Posterior urethral valves (PUV) are the most common cause of renal impairment in boys during early childhood. Although antenatal suspicion of this pathology has become quite common in recent years, prenatal diagnosis remains challenging. The aim of this study was to evaluate the predictive value of different ultrasound criteria currently used to diagnose PUV.
We reviewed the antenatal and postnatal files of 54 male patients referred to our center from 2000 to 2006 after detection of fetal bilateral hydronephrosis. The following ultrasound criteria were evaluated in relation to the postnatal diagnosis of PUV: amniotic fluid volume, bladder wall thickness, bladder dilatation and the presence of the ‘keyhole sign’.
Forty-two fetuses (77.8%) were suspected to have PUV on prenatal examination. Out of these, 29 (69.0%) had PUV confirmed postnatally. The sensitivity and specificity of the antenatal diagnosis of PUV were 94% and 43%, respectively. Increased bladder wall thickness and bladder dilatation were highly associated with the diagnosis of PUV (P < 0.001). However, a thick-walled bladder was observed in 39.1% and a dilated bladder in 47.8% of the infants with a postnatal diagnosis other than PUV. The presence of the keyhole sign was not found to predict a diagnosis of PUV (P = 0.27).
Hydronephrosis in a male fetus can be an indicator for several different possible diagnoses, including posterior urethral valves (PUV), vesicoureteral reflux (VUR), pyeloureteral junction stenosis, prune belly syndrome and primary megaureter1–4. The prognosis and appropriate management can differ greatly between these pathologies5–8. It is therefore important to correctly differentiate these various pathologies for parental counseling, to determine in which center delivery should occur and, in centers where prenatal treatment is performed, to adequately select fetuses likely to benefit from a shunting procedure9. The ‘keyhole sign’, representing a dilatation of the posterior urethra in patients with posterior urethral obstruction10, is thought to be a very specific sign of PUV. In the late 1990s, studies assessing the accuracy of prenatal ultrasonography in the detection of PUV3, 4 found a low specificity for PUV diagnosis and contradictory specificities when the different ultrasound signs, including the keyhole sign, were analyzed separately.
The resolution of ultrasound machines has improved in recent years, allowing greater precision in the diagnoses that can be made. The aim of our study was to evaluate the accuracy of various prenatal sonographic criteria for the diagnosis of PUV, with emphasis on the presence of the keyhole sign.
We retrospectively reviewed the antenatal and postnatal records of all patients referred to our center from 2000 to 2006 for bilateral fetal hydronephrosis. The primary outcome of this study was the evaluation of the sensitivity and specificity for the diagnosis of PUV in our center. The capability of different prenatal ultrasound criteria to accurately predict PUV was also assessed. This study was approved by the local ethical committee.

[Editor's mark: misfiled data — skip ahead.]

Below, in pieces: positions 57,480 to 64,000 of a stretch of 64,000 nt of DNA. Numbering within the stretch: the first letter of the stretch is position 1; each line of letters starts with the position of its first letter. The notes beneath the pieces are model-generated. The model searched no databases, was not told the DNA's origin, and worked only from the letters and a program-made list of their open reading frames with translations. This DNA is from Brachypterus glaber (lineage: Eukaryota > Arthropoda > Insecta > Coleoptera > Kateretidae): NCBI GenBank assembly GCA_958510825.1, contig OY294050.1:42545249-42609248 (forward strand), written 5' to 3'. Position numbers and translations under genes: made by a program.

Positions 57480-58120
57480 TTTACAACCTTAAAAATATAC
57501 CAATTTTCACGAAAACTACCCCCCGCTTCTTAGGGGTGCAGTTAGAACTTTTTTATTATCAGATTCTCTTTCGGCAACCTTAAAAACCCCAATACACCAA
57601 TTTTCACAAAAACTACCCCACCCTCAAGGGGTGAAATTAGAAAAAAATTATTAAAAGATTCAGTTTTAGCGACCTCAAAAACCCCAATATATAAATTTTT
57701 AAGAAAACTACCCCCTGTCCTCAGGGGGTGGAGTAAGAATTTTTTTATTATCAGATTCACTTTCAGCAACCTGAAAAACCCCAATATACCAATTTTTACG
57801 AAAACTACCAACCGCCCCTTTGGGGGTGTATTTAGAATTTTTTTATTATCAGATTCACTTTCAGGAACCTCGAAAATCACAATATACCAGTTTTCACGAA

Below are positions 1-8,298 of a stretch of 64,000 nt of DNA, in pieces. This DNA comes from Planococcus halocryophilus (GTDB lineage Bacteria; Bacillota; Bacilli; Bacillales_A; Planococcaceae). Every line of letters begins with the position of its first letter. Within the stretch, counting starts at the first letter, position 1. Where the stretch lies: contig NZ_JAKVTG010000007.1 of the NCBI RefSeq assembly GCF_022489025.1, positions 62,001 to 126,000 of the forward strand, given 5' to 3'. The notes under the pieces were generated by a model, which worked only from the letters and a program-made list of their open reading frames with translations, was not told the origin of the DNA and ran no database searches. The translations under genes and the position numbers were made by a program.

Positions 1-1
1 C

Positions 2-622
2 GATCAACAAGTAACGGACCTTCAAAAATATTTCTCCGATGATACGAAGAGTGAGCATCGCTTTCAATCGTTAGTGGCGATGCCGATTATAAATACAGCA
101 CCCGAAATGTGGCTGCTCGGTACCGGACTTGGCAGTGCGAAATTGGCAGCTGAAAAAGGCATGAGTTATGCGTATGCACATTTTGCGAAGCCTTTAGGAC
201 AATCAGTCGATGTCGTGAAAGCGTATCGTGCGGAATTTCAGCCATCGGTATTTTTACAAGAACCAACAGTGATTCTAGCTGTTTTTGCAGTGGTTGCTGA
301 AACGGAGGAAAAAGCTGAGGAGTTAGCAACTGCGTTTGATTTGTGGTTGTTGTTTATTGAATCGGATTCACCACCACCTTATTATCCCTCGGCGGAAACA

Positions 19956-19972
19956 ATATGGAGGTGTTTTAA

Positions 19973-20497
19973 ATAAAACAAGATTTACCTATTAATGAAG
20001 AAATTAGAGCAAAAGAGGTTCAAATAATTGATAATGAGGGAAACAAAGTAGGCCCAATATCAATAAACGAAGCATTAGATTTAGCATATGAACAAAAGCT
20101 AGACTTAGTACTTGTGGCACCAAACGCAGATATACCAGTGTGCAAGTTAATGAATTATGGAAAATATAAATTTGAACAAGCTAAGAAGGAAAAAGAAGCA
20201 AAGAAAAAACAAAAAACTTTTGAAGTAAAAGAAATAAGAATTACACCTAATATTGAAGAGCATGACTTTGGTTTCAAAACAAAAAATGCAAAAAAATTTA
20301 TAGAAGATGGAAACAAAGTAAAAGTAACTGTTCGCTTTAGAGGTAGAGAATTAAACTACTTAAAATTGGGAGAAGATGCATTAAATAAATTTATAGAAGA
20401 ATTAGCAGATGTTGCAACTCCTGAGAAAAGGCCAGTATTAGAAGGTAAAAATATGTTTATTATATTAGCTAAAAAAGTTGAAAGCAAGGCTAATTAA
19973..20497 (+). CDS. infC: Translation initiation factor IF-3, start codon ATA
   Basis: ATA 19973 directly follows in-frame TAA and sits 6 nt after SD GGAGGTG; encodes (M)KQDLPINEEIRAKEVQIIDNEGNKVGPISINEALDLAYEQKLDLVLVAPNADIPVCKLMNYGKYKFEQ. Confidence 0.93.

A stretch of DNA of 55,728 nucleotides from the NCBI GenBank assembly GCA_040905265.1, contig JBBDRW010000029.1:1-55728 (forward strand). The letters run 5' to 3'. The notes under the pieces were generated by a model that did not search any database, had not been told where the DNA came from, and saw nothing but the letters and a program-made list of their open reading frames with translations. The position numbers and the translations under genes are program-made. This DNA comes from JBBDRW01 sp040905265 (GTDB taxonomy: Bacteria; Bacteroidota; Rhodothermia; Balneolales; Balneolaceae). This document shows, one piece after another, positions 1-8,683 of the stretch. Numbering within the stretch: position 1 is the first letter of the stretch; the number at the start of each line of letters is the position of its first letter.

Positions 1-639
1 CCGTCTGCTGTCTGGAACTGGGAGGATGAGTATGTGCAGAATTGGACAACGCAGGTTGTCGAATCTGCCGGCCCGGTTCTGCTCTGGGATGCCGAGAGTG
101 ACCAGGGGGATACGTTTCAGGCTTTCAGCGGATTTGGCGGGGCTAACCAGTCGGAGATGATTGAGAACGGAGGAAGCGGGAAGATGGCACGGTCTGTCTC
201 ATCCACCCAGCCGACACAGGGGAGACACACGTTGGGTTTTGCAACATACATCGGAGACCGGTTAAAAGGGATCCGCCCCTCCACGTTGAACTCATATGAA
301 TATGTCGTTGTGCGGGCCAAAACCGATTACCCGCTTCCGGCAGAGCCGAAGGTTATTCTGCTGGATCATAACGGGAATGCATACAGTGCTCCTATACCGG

All patients underwent at least one complete ultrasound evaluation performed by one of the five experienced sonologists working in our center. A Voluson 730 ultrasound machine (GE Medical Systems, Zipf, Austria) with a 4–8-MHz transducer was used for all patients. Based on the main prenatal diagnostic suspicion, patients were divided into two groups: (1) patients suspected to have PUV and (2) patients in whom a diagnosis of PUV was not suspected. For each patient it was noted whether or not the keyhole sign had been observed at any point throughout the pregnancy. This sign should correspond to the urethral dilatation between the valves and the bladder neck. The secondary parameters evaluated were: presence of oligohydramnios, gestational age at first diagnosis of oligohydramnios, presence of bladder dilatation and thickness of the bladder. All ultrasound parameters were evaluated subjectively, according to the sonologist's evaluation, and we chose not to review images. We did not perform a vesicoamniotic shunt on any of the patients.
The definitive diagnosis in each case was confirmed by pediatric examination, ultrasound and cystourethrogram when necessary for liveborn children. When parents chose to terminate the pregnancy owing to severe fetal renal impairment, definitive diagnosis was confirmed by anatomopathological examination. Based on the definitive diagnosis the patients were redivided into two further groups: (1) patients who had a confirmed diagnosis of PUV and (2) patients who had pathologies other than PUV diagnosed postnatally.
Results are expressed as frequency and percentage for categorical variables and as mean (± SD) or median (range) for continuous variables. Differences in categorical variables between the two postnatally defined groups were tested using the chi-square test or Fisher's exact test, as appropriate. Differences in continuous variables were tested using Student's t-test or the Wilcoxon rank sum test, as appropriate, and P < 0.05 was considered statistically significant. Statistical analyses were performed using the R software (R Foundation, Vienna, Austria).